In another video, part of a series, he takes the armor mechanic in the game, whereby a character can absorb a hit without being stunned by it, and uses it in a number of highly impractical but amusing ways.

Another group took that idea even further by creating a series of videos exploring all of the different ways that characters can avoid taking damage. Most of these techniques have disadvantages that make them useless for competition, but that's not the point: players create their own objectives and work very hard to reach them even when the game presents itself as rigidly structured.

Skyrim

Skyrim takes the idea of unstructured play in a very different direction from either Fuel or Street Fighter. Like Fuel, it has an open world and does not prevent the player from going where they want, when they want. Like Street Fighter, it has a well-defined structure that nevertheless encourages exploration.

The skill system in Skyrim gives the player a lot of leeway to do what they think is interesting. You have to do most of the activities in the game if you want to make a lot of progress, and most of your options are restricted at the beginning; for example, the powerful "shouts" that players gain can only be obtained by playing the central storyline. Even so, one does not need to do everything, and in fact it is not very practical at all to try to gain every skill.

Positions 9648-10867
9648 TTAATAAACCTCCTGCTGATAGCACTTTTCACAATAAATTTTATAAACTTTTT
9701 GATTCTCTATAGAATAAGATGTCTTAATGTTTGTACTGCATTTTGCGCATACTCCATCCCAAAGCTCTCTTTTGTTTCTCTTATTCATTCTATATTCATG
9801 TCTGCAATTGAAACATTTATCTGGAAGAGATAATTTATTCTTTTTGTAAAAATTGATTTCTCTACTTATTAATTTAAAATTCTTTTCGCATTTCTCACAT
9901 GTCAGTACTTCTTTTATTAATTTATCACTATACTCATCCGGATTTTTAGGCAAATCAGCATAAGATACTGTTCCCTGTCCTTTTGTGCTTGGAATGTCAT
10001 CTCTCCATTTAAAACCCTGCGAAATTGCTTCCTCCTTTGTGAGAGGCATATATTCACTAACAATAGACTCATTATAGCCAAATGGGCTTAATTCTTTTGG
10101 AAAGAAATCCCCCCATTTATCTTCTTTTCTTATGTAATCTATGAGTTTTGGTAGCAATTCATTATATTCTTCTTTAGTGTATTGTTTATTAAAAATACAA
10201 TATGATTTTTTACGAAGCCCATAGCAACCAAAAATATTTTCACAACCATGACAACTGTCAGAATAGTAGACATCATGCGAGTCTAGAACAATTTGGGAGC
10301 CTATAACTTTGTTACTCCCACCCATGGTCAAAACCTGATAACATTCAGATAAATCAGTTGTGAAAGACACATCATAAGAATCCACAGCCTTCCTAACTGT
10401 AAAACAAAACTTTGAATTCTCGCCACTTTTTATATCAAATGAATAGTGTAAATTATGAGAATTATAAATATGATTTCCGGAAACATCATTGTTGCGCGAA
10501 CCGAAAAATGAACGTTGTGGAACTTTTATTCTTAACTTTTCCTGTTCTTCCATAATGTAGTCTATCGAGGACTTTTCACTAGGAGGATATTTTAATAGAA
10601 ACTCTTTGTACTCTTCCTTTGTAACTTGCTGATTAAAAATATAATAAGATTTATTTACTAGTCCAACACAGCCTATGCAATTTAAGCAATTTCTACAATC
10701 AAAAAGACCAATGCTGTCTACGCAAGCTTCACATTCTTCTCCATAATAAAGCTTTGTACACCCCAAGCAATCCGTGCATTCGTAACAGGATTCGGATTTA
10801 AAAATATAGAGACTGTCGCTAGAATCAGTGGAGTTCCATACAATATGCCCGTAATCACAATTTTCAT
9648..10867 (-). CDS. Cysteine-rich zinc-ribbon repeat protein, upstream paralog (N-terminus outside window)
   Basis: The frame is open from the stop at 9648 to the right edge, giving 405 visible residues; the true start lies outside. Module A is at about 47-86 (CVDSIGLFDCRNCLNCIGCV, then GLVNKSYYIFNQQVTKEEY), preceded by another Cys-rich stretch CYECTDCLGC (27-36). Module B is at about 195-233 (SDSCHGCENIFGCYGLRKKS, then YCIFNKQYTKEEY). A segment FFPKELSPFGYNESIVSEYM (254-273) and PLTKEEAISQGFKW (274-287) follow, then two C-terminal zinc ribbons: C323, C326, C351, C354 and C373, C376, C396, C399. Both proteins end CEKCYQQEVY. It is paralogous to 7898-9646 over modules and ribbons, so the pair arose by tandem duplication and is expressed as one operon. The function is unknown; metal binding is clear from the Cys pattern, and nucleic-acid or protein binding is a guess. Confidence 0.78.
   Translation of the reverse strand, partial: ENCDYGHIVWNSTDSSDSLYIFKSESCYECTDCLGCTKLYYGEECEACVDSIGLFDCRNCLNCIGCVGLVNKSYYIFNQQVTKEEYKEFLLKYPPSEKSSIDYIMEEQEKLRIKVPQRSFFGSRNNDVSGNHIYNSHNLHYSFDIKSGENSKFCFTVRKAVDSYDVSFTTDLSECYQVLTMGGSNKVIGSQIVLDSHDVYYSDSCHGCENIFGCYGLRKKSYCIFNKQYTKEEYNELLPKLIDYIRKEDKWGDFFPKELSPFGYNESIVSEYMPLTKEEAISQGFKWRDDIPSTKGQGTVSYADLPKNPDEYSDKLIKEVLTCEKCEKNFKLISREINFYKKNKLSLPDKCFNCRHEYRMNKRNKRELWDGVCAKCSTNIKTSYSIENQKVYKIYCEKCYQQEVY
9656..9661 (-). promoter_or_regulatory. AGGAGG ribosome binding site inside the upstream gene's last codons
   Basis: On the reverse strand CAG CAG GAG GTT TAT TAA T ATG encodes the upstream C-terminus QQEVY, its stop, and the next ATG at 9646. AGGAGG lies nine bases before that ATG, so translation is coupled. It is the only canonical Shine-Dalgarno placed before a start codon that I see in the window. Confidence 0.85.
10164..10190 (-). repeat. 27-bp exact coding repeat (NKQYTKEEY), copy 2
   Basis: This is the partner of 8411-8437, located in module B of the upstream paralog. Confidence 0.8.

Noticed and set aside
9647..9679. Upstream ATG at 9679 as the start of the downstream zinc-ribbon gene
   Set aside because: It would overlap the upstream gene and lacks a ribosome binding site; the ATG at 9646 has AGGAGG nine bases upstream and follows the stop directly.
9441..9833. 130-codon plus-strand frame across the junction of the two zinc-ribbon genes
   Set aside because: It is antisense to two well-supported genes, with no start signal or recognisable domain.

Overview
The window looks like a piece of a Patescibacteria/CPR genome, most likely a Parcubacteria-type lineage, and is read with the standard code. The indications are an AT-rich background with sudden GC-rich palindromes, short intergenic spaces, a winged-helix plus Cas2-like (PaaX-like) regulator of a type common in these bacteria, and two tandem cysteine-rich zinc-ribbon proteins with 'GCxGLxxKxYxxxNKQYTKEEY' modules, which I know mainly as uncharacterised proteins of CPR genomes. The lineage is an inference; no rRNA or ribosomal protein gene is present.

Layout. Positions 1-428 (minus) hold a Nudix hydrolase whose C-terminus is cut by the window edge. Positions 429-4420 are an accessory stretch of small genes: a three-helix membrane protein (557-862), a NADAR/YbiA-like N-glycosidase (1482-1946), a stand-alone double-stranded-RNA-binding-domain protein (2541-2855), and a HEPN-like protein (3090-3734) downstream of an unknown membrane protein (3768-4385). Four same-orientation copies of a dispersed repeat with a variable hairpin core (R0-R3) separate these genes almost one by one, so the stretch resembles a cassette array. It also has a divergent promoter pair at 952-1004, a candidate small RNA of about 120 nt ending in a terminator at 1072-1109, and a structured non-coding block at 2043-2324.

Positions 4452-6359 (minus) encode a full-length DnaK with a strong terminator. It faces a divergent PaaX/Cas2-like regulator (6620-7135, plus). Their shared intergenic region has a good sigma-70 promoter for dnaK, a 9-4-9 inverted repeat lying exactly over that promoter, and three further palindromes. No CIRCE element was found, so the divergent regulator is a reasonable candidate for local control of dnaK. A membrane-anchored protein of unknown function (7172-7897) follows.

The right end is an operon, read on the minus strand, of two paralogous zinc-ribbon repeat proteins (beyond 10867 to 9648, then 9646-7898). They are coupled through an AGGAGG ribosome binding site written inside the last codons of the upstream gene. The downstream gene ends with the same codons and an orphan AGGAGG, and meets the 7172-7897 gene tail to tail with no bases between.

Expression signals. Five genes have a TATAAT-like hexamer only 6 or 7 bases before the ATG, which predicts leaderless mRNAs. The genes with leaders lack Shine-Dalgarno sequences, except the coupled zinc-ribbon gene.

Leveling up a character always involves a choice of some new tool that you want your character to have available to them, and there are a large number to pick from. This gives the game a good sense of variety, because there's always some new toy that looks interesting, and you are always getting new mechanics to play with.

Much like Street Fighter, even though Skyrim's design strongly encourages a certain approach, it does not force the player to do anything. The fact that players can modify almost every part of the game's structure enhances this. I knew one person who made it into a survival horror game where they were constantly threatened by hypothermia. Another person used graphical tweaks to change the game's appearance, the color balance, even the way light behaved; he would switch some of these settings around, look at the results for a while, then shuffle them around a bit more to get a totally different look and feel.

On top of all of that, the designers saw fit to put in a large number of tangential activities for the player to try. One could earn a living as a migrant farm laborer, or serve as a vigilante fighting bandits, or as a bandit robbing travelers. The player can join virtually any of the many different organizations in the game, or none of them.

The notion of "unstructured play" is a very broad one, and it imposes very few constraints on the game designer. As long as you give the players some physics and some control, gamers will be creative enough to find new and interesting uses of your game.
 


Merridiah
08/25/2013 1:30am

I've seen my own Street Fighter example with Ibuki. If you land her dragon punch back +k (the flying bicycle kick) as the last hit, you can still chain it into her super even though the match is over, it'll do the full animation, but won't take up any super meter since the match is already over.